The annual prize for best use of concrete as a construction material went to an installation this year.
The best work as picked by leading industry organizations on the national concrete-themed day is the "Cromatico" sound sculpture located on the Tallinn Song Festival Grounds.
The Grand Prix went to sculptor Lukas Kühne from Germany for a work the panel of judges called "a complicated engineering solution, in which the artist’s vision of sounds and their travel through the chambers meet well with technical realization."
"Cromatico", a visualisation of the chromatic musical scale, consists of 12 concrete chambers, each one reverberating at a different pitch.
Kühne designed "Cromatico" for Tallinn's Capital of Culture 2011 festivities in cooperation with an international culture platform called Tuned City.
The panel also had praise for the execution. "The very thin walls of the sculpture, poured from monolithic concrete directly on location, required extremely skilful workers," read the comments.
Aadu Kana, chairman of the jury, said the sound sculpture was unique, including the partnership that produced it. "It is also remarkable due majority of the project was done as pro bono by all parties, as a sincere and voluntary commitment. This is best possible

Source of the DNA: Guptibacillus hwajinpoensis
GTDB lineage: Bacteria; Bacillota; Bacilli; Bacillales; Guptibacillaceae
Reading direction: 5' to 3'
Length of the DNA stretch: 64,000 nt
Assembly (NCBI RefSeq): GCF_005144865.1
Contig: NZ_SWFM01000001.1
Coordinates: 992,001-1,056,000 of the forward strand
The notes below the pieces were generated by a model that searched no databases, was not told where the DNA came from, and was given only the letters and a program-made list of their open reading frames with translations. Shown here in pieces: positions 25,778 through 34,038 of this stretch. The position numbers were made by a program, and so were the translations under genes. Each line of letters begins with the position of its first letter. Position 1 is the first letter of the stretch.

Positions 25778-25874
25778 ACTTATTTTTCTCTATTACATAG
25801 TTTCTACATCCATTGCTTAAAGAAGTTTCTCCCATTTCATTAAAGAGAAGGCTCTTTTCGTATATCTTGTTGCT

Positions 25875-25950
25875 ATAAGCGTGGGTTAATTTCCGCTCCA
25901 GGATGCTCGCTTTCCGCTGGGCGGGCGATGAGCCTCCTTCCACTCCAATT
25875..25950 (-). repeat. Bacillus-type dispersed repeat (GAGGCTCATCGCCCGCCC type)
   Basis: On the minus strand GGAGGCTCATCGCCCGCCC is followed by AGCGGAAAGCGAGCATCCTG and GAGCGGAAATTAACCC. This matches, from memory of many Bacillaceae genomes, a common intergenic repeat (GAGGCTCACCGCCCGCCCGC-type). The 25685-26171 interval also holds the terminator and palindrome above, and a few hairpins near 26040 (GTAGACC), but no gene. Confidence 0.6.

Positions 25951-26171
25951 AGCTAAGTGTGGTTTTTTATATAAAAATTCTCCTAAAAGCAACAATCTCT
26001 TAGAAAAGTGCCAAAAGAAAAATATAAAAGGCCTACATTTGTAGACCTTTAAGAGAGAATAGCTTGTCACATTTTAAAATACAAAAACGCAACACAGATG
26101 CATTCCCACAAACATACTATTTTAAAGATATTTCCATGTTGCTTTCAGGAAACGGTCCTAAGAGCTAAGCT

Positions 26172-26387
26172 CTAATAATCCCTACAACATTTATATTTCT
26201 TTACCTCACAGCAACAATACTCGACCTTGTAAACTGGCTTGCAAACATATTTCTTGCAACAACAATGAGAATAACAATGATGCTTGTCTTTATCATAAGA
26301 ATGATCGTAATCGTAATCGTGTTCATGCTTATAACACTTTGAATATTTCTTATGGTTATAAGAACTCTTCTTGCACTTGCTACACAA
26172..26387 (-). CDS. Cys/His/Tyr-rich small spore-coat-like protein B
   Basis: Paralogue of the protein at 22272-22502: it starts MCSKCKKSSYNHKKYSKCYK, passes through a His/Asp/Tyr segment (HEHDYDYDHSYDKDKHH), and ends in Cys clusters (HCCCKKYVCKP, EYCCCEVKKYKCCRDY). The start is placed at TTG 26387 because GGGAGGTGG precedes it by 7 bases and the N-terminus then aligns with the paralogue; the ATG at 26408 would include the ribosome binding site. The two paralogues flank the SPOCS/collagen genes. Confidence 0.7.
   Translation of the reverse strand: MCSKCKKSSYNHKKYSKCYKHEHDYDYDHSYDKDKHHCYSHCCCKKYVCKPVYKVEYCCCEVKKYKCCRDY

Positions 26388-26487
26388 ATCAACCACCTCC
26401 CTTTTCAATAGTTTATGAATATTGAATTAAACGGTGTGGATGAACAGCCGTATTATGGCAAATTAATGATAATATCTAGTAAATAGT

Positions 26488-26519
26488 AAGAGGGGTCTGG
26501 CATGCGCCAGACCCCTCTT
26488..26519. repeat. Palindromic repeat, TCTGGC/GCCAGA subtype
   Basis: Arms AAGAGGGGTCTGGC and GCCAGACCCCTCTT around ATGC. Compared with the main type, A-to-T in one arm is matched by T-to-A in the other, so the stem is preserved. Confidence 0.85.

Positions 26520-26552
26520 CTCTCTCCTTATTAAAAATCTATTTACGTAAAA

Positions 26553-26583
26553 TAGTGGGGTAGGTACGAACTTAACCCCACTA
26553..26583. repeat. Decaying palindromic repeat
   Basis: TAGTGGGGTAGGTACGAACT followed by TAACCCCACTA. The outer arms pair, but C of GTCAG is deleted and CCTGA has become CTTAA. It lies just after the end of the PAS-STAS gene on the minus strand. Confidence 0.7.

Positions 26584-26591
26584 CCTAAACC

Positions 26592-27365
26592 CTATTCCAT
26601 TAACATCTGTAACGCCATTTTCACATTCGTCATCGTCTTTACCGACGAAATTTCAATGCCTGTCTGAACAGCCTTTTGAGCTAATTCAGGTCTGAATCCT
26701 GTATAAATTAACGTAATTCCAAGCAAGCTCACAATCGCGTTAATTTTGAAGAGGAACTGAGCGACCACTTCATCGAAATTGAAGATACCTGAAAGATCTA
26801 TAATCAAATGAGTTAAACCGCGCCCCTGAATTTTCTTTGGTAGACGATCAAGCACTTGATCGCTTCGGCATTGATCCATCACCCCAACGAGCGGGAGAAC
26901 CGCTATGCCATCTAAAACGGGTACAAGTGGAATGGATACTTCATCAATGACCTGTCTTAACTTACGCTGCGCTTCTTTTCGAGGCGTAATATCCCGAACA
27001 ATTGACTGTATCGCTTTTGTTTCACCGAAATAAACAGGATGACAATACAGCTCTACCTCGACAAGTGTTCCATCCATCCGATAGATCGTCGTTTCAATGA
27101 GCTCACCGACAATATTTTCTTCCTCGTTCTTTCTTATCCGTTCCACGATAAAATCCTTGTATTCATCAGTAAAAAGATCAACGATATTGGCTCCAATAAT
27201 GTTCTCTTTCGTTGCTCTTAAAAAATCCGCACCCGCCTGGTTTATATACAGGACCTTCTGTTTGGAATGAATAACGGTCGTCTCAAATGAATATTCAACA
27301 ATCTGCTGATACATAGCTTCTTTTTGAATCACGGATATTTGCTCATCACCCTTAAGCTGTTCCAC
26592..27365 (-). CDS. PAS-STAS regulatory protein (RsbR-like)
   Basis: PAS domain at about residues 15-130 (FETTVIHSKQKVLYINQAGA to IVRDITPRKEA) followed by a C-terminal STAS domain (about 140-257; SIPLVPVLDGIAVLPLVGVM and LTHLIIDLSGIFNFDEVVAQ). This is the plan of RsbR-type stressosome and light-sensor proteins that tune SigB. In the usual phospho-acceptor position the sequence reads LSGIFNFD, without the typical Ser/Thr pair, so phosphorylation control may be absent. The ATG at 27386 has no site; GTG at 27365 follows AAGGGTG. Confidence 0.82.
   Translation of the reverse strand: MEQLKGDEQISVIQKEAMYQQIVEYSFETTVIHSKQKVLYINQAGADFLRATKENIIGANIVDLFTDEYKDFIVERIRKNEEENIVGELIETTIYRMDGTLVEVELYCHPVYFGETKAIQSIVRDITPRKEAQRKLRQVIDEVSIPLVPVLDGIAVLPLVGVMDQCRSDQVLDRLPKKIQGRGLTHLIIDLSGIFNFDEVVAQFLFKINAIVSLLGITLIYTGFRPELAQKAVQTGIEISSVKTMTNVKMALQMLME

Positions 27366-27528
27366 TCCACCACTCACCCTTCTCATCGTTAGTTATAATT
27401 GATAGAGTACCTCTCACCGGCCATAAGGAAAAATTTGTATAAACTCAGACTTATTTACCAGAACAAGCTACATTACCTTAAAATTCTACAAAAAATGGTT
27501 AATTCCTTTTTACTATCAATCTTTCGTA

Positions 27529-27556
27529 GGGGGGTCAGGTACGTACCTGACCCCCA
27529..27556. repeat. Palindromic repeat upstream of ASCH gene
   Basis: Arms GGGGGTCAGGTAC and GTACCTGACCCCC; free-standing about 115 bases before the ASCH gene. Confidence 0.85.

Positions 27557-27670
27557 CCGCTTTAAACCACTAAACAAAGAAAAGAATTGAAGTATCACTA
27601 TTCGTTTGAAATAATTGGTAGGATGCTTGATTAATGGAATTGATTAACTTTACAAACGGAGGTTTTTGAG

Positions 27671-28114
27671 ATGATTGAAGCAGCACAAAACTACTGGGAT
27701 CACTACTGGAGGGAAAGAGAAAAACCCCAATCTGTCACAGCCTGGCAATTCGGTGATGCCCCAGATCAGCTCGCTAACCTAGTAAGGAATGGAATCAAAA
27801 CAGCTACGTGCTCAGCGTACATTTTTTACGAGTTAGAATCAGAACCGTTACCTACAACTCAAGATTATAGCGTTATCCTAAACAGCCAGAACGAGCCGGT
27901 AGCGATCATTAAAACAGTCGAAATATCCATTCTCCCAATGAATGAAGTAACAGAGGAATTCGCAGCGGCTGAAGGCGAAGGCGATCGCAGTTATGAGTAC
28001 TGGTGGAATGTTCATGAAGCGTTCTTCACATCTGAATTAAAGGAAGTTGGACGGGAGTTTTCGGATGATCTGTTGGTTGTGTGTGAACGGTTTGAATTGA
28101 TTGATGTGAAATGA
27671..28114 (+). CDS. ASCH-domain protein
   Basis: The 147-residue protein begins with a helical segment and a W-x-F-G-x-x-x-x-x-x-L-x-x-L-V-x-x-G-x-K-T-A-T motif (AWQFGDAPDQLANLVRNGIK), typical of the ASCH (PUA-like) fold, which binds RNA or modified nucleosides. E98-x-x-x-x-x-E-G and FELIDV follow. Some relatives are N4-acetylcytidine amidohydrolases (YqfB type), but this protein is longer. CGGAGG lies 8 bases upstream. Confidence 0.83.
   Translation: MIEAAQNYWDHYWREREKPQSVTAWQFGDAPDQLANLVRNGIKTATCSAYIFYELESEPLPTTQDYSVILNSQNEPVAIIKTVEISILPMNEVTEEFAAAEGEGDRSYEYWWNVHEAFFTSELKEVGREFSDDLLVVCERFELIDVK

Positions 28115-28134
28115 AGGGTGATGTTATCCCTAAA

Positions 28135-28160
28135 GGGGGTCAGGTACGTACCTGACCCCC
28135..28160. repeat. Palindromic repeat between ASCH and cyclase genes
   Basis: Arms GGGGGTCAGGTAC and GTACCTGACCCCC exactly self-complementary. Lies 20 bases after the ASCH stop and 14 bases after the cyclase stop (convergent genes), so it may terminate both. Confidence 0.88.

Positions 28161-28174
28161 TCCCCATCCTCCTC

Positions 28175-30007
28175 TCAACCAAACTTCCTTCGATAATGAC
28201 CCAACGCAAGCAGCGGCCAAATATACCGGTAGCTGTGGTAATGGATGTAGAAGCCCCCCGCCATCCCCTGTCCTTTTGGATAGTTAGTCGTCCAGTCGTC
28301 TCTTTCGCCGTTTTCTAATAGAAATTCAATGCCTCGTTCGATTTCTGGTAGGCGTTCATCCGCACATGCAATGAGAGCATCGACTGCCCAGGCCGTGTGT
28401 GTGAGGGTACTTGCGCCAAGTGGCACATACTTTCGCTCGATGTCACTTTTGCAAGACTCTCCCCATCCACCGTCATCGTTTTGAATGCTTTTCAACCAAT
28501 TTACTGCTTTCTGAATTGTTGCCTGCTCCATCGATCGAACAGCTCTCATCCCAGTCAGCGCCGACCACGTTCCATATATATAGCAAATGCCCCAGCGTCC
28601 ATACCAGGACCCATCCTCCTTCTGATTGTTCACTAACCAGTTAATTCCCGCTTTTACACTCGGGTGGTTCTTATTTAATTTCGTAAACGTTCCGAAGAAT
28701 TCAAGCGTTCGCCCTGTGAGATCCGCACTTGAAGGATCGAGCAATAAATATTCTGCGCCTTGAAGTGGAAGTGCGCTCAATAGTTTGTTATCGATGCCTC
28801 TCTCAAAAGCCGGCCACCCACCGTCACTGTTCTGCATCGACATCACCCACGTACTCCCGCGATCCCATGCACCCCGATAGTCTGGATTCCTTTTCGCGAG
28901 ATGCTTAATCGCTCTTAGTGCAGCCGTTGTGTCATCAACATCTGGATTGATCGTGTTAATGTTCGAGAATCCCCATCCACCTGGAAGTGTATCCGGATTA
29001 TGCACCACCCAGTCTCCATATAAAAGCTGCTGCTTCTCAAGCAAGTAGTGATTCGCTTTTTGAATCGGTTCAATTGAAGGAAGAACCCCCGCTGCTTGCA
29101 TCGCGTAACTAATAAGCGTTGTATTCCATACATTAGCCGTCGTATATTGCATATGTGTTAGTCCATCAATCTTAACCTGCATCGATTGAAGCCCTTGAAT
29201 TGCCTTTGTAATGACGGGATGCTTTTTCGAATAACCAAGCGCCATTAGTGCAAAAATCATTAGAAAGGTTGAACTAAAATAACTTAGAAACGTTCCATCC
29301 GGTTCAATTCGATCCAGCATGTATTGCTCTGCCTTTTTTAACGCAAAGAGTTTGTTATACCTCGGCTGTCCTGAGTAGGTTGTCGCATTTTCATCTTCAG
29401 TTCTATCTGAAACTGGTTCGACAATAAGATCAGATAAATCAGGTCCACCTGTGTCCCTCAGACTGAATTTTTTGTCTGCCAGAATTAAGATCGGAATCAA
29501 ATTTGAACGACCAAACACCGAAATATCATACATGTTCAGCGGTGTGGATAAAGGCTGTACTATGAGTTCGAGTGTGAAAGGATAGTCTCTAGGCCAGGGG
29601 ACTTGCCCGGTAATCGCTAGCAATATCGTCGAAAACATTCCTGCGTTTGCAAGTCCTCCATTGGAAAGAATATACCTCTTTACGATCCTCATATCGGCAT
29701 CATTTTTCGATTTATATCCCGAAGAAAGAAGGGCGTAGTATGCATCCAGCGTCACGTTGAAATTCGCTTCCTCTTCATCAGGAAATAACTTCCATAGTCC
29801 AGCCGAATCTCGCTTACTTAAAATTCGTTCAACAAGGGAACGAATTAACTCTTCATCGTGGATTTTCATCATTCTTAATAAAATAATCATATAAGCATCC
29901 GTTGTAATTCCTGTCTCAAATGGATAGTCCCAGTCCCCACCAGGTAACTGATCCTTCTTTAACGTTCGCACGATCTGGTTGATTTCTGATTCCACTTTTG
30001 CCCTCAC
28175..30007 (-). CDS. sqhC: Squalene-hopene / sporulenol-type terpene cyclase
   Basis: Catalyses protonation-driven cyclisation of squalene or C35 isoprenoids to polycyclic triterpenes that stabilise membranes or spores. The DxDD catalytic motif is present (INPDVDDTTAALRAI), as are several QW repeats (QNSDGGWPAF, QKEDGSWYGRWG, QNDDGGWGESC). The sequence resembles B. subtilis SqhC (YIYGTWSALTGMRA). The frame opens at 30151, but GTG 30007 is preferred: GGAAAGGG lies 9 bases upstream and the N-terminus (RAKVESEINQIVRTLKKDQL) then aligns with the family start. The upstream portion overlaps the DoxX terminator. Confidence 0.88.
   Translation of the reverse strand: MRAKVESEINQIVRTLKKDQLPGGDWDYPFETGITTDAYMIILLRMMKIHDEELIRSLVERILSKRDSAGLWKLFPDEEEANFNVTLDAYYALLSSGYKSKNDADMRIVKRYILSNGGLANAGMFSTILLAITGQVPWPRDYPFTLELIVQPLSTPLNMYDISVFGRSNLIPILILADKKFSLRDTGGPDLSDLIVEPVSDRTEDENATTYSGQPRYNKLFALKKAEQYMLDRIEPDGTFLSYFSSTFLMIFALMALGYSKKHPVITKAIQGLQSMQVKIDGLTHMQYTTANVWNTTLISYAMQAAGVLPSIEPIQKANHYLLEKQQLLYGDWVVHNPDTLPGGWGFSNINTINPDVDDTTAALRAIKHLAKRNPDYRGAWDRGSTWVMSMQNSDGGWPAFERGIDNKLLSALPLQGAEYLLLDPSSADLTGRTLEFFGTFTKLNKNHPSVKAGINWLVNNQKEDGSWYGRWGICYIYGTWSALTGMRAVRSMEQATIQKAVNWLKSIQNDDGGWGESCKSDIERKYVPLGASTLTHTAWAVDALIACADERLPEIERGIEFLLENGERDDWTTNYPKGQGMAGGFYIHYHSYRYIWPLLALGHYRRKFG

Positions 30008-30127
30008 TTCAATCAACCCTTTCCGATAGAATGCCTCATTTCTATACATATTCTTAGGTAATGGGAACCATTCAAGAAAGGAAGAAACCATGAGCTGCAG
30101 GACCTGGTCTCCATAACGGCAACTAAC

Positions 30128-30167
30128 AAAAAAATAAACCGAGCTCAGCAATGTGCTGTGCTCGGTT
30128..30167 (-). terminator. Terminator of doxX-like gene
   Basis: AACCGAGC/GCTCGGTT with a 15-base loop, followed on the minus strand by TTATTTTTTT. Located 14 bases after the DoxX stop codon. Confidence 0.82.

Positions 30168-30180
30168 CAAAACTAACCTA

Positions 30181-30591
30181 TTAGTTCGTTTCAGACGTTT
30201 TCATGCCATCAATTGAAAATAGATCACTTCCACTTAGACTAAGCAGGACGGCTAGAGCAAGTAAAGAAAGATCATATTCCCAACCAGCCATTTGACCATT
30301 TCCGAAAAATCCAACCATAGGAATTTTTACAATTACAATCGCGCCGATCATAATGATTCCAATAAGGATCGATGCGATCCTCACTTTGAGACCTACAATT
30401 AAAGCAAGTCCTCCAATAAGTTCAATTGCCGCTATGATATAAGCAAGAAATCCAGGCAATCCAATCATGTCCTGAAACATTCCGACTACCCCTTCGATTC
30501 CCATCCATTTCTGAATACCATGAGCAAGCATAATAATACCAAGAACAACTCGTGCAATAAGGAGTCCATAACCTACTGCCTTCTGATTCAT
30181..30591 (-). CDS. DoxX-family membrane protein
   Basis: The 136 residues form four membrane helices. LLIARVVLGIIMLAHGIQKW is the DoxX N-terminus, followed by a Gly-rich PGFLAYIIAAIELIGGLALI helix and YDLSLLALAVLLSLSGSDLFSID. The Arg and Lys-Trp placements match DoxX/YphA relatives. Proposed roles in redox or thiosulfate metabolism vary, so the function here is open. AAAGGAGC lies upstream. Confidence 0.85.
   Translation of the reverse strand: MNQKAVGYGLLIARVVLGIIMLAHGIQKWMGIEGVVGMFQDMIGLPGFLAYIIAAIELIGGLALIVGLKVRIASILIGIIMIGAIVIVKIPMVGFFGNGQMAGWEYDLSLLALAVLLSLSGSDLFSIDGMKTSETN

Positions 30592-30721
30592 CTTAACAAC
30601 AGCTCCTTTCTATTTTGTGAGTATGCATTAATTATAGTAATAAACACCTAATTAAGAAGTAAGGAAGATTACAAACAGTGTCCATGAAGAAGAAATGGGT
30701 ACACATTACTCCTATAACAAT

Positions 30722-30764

advertising for concrete as such."
The structural engineer was Andrei Kervalishvili of Nordecon Betoon OÜ, the builder was also Nordecon Betoon OÜ and the supplier was HC Betoon AS.
Among many special awards, one was given to Arhitektibüroo JVR OÜ (architects Kalle Vellevoog and Velle Kadalipp) and to E-Betoonelement AS for apartment buildings at Helme 14 in Tallinn that used rubber molds to shape the concrete elements.
Another special award for customer-architect cooperation went to Palm E Arhitektibüroo OÜ (architects Eero Palm and Pille Noole) and to customer Priit Altpere for a residential building in Tabasalu.
Ehitaja magazine gave a special award for quality construction of a building housing a Tallinn wastewater treatment plant.